President Trump’s recent grants of clemency once again thrust former Governor Rod Blagojevich into the spotlight while overshadowing a pardon that was long overdue. Michael Milken almost singlehandedly created an entire market which provided financial opportunities for business entrepreneurs that were otherwise shut out of the traditional lending routes – usually because traditional banks and could not accommodate the size and sophistication of the financing activities Mr. Milken created. Companies such as Time Warner, MGM, Safeway, KB Homes, Harrah’s Entertainment and Mattel were able to become industry leaders because of Mr. Milken’s assistance. During his career, it is estimated that Mr. Milken helped finance over 3,200 companies which led to job creation statistics well into the millions.
As is typical in America, politicians did not see the benefits Mr. Milken was imparting on this country and the world. Instead, the focus was on the monetary profits Mr. Milken and his firm, Drexel Burnham, were receiving. In a decade where society worshipped excessive wealth and extravagance, members of Congress felt Mr. Milken’s wealth was too much.
At the height of Mr. Milken’s success, U.S. Attorney Rudy Giuliani (yes, the same person that is now the President’s personal attorney) possessed grand political aspirations. Mr. Giuliani painted Wall Street’s immense wealth as a plague that needed to be cured and crafted himself an image as the savior. Mr. Giuliani’s strategy worked. Just months after his takedown of Drexel Burnham, Mr. Giuliani was elected Mayor of New York City.
An initial indictment against Mr. Milken contained ninety-eight counts but the hammer in the indictment was the government’s use of the Racketeer Influenced and Corrupt Organizations Act (“RICO”), a federal statute that was created in 1970 to combat organized crime. The government’s “star” witness was to be Ivan Boesky, a self-admitted liar under oath, who had some minor business dealings with Mr. Milken. Mr. Boesky at the time was facing his own criminal indictments and naturally had an incentive to tell stories of others, regardless of the veracity of such stories.
Most legal experts agree that the federal case against Mr. Milken was flimsy and that if taken to a final verdict, he would have been acquitted or, at worst, been found guilty of some minor securities fraud violation. Like so many defendants facing criminal prosecution, the mental pressure became too much for Mr. Milken. The government upped its ante and indicted Mr. Milken’s brother, also on RICO violations. The government also engaged in extensive interrogations of Mr. Milken’s family, including questioning Mr. Milken’s then 92-year-old grandfather with two hearing aids about his knowledge of stock trades.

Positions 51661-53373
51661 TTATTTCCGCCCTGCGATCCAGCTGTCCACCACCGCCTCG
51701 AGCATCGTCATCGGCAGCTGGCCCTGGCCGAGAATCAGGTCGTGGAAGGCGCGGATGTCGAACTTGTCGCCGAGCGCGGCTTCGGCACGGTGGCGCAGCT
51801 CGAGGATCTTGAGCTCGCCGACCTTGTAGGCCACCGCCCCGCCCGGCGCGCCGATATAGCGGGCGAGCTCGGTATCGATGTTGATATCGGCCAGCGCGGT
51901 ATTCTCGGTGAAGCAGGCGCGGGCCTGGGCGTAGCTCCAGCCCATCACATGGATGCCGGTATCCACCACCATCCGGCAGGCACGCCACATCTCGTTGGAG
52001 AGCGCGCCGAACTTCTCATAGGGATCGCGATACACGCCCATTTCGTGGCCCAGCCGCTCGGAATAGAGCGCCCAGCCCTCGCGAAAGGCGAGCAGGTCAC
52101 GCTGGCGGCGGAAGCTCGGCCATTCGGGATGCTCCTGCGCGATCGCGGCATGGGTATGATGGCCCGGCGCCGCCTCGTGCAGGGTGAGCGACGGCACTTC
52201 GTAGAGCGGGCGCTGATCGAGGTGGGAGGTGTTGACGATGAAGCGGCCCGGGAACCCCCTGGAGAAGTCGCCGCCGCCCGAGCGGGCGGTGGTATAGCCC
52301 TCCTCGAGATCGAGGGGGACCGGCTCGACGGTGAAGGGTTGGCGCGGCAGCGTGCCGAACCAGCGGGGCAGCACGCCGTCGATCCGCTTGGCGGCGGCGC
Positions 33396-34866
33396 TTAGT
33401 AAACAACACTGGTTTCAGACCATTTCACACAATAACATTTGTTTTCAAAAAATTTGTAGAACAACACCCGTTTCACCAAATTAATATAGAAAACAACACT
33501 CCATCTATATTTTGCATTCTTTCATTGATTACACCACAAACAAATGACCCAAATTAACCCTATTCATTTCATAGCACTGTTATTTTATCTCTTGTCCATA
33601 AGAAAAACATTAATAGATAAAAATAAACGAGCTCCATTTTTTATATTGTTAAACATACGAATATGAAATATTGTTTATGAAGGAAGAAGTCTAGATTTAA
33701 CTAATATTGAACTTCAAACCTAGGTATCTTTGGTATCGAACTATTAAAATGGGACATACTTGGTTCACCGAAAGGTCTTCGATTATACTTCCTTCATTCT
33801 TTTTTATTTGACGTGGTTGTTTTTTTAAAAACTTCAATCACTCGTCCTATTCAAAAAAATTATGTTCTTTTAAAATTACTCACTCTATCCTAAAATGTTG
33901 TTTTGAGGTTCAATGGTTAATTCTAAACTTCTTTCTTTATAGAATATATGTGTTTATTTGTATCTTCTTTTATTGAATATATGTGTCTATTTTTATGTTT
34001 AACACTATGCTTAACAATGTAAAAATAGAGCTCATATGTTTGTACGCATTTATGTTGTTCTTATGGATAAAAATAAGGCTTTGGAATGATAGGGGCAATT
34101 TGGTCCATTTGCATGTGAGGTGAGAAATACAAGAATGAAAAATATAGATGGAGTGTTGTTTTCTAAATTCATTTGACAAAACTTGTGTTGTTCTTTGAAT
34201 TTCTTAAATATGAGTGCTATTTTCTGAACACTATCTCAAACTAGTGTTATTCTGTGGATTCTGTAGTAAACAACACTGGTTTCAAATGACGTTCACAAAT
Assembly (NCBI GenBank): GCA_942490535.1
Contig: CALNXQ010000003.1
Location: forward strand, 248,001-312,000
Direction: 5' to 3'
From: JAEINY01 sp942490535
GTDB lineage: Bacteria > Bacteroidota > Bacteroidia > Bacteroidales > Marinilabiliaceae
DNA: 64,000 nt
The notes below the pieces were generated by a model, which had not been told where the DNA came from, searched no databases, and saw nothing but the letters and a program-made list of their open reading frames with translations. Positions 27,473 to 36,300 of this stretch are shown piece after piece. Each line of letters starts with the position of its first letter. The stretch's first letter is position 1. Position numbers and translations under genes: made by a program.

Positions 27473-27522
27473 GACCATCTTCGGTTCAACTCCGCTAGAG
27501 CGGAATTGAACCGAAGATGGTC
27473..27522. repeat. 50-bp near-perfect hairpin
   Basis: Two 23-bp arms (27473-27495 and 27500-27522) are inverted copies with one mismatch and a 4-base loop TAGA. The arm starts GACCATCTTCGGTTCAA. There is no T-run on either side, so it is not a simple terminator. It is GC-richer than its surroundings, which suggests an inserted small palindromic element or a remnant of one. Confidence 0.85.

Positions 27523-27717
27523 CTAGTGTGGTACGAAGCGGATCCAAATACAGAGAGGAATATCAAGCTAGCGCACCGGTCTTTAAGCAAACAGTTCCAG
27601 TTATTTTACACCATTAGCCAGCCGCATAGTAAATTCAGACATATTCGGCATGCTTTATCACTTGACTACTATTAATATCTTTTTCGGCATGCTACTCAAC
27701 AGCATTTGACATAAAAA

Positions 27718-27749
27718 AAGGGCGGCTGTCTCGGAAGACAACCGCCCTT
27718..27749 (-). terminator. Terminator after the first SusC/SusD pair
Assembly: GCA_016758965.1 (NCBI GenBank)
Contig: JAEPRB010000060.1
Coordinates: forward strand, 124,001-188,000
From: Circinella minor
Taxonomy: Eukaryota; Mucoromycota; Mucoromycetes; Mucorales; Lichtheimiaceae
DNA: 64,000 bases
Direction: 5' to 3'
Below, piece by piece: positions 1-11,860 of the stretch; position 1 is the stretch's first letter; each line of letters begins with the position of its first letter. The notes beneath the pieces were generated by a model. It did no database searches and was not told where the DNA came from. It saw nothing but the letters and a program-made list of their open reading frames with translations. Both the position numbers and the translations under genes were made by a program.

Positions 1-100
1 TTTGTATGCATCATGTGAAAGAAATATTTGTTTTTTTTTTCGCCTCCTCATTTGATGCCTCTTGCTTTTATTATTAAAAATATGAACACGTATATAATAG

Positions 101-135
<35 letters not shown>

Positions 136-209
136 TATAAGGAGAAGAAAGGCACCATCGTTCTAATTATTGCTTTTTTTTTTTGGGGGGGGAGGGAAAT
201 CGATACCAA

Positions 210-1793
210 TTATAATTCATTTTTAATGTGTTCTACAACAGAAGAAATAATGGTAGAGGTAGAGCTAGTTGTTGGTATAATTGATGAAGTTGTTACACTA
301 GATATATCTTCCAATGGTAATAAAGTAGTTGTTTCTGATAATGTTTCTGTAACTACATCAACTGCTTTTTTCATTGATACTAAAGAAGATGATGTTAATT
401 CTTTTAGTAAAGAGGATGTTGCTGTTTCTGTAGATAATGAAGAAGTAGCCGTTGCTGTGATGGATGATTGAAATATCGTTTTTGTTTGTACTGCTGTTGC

The threat of family members being persecuted and the always unknown outcome of a trial (especially a trial whereby RICO was to be used for the first time against someone that was not a mobster) led Mr. Milken to agree to plead guilty to six counts and pay a fine of $600 million. The six counts were general conspiracy, stock parking, unlawfully failing to disclose an adjustment in a trade confirmation and aiding and assisting the filing of a false tax return. The stock parking counts stemmed solely from an alleged business deal with Mr. Boesky and the other counts were related to a financing deal whereby Mr. Milken allegedly adjusted a commission downward when a transaction did not provide the rate of return Mr. Milken initially indicated.
The only crimes Mr. Milken were guilty of was earning too large of a salary and creating and monopolizing a market that became too large for Congress to control or understand. By 1987, Mr. Milken’s salary was over $550 million. Somehow in the 1980’s decade of greed and decadence, Mr. Milken was ultimately vilified for being too successful. Further, by the mid-1980’s, bond financing became an industry standard spearheaded by Drexel Burnham and Mr. Milken. As history has shown, the easiest way for politicians to control that for which they cannot is to eradicate it. Such was the fate of Mr. Milken.
President Trump made the right decision in issuing a pardon to Mr. Milken. I would like to think that Mr. Giuliani concurred in the decision. However, Mr. Milken deserves more than a pardon. He deserves gratitude. Mr. Milken help finance the start of industries that we take for granted today but were revolutionary forty years ago (cellular telephones, day care centers and cable television to name a few). His financing abilities helped save and/or create millions of jobs over two decades. Mr. Milken’s charitable works have gone unreported for decades but have helped thousands of children.
A year ago, I saw Mr. Milken at a Los Angeles Dodgers baseball game hosting about a dozen or so children for one of his charitable organizations. I heard from others that Mr. Milken is somewhat reclusive and does not like to be approached in public. To this day, I regret not introducing myself to Mr. Milken that day and personally thanking him for all he has done in his lifetime. Today I say to Mr. Milken – thank you.